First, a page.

State Officials Offer Health/Safety Advice in Aftermath of Western New York Lake-Effect Snowstorm
|New York State|
|Emergency Management Office
John R. Gibb
Contact: Dennis Michalski
|Department of Health
Antonia C. Novello, M.D. M.P.H, Dr.P.H.
Contact: Marc Carey
518-474-7354, ext. 1
ALBANY, NY, October 13, 2006 - State Health Commissioner Antonia C. Novello, M.D., M.P.H., Dr.PH. and State Emergency Management Office Director John R. Gibb today issued health and safety advice to Western New York residents who are coping with the effects of the recent lake-effect snowstorm. Both cautioned that the storm's aftermath can present serious risks, particularly to people who are frail or elderly.
"If you know of someone who is alone and might need help, please check on their welfare," Dr. Novello said. "Older individuals are particularly vulnerable to cold temperatures, and shouldn't try to stay in their homes during a long power outage. Even if they still have electricity, they may need help digging out."
"Before beginning to shovel, people should take some extra precautions because the snow that has fallen is heavier and even more difficult to shovel," Director Gibb said. "And while we are doing everything possible to get the roads open and the electric power back on, we also remind people to use some common sense during this emergency. Never run generators indoors, never use charcoal to cook indoors, and never use a gas oven to heat the residence. Think safety first."
Cleaning up from a snowstorm is hard work. Before you pick up a snow shovel, consider your physical condition. If you have cardiac problems or high blood pressure, follow your doctor's orders about shoveling or performing any strenuous exercise outside. Even otherwise-healthy adults should remember to dress appropriately and work slowly when doing heavy outdoor chores.
Never run a generator inside your home, basement or attached garage. Generators should only be operated outside, away from open windows. Carbon monoxide in the generator's fumes can build up and cause carbon monoxide poisoning, which can lead to death.
Do not exceed the rated capacity of your generator. Overloading your generator can damage it and any appliances connected to it. Fire may result. Be sure to follow the manufacturer's instructions. Fuel spilled on a hot generator can cause an explosion.
If your generator has a detachable fuel tank, remove it before refilling. If this is not possible, shut off the generator and let it cool before refilling.
Alternate Heating Sources
If you use a fireplace, wood stove, or portable kerosene heater to stay warm, be sure there is adequate ventilation to the outside. Without enough fresh air, carbon monoxide fumes can build up in your home. Never use a natural gas or propane stove/oven to heat your home. If you are using a kerosene heater, use 1-K grade kerosene only. Never substitute with fuel oil, diesel, gasoline or yellow (regular) kerosene.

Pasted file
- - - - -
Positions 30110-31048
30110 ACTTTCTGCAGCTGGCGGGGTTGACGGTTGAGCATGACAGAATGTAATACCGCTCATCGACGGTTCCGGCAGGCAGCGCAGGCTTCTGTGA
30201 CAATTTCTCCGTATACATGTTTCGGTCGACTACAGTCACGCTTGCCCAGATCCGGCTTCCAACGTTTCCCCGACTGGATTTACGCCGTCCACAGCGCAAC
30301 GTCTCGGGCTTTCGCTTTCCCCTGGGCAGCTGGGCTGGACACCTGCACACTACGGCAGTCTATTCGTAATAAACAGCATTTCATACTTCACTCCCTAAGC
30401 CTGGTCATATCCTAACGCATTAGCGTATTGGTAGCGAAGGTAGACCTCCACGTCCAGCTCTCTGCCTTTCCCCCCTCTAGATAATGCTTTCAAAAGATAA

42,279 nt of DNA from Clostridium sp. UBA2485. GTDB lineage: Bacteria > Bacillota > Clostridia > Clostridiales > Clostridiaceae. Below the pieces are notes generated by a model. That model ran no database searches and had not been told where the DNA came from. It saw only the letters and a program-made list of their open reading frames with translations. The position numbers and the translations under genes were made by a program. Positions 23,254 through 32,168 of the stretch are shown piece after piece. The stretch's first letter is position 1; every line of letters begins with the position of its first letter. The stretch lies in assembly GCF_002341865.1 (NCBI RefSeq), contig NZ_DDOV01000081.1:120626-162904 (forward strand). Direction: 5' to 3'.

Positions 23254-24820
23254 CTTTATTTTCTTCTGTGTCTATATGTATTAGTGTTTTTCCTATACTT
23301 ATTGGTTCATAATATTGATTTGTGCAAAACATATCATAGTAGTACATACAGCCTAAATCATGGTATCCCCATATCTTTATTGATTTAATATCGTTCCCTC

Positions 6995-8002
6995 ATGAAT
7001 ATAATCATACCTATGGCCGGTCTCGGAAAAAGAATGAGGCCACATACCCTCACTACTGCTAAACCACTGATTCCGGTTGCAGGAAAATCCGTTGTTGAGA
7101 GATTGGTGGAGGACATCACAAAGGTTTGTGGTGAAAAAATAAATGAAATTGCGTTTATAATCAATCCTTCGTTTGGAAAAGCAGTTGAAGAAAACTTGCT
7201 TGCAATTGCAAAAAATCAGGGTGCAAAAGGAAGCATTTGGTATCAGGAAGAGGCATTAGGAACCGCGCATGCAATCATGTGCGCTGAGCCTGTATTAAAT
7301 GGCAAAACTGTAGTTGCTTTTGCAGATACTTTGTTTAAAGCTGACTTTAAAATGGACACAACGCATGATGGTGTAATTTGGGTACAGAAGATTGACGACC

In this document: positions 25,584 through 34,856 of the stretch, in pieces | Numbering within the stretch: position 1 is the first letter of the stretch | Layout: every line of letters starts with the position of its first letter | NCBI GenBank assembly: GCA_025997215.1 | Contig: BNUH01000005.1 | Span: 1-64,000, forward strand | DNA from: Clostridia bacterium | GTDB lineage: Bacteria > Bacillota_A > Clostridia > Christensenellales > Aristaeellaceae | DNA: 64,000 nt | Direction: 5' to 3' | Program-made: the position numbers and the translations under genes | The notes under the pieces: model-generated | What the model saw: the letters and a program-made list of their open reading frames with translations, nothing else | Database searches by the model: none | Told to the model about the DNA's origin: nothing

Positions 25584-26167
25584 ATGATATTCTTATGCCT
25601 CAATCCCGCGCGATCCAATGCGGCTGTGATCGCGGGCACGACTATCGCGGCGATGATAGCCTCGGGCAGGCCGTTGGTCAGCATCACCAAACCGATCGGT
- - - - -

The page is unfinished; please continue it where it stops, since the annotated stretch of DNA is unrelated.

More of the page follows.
Open a window to provide ventilation when a portable kerosene heater is in use to reduce carbon monoxide fumes inside the home. If you plan to cook on a barbeque grill or camp stove, remember these also produce carbon monoxide and are for outdoor use only.
When adding fuel to a space heater, or wood to a wood stove or fireplace, wear non-flammable gloves and clothing. Never add fuel to a space heater when it is hot. The fuel can ignite, burning you and your home. Keep the heater away from objects that can burn, such as furniture, rugs or curtains. If you have a fire extinguisher, keep it nearby. Be careful with candles—never leave them burning if you leave the room. Keep children away from space heaters, fireplaces and wood stoves to avoid accidental burns.
During a power outage, open your refrigerator and freezer as little as possible. Eat the most perishable items first, such as leftovers, meat, poultry and food containing milk, cream, sour cream, or soft cheese.
Despite your best efforts, the food in your freezer may partially or completely thaw before power is restored. Foods that have completely thawed, but are still cold and have been kept cold for no longer than one or two days after thawing, may be eaten or refrozen under certain conditions:
Fruits may be eaten or refrozen if they still taste and smell good.
Do not eat or refreeze vegetables that have thawed completely since bacteria multiple rapidly in them.
Meat and poultry should be thrown away if their color or odor is poor or questionable, or if they have been held at a temperature warmer then 40 degrees Fahrenheit for more than two hours. Fish and shellfish should not be eaten or refrozen once they have thawed.
Remember the general rule: When in doubt, throw it out!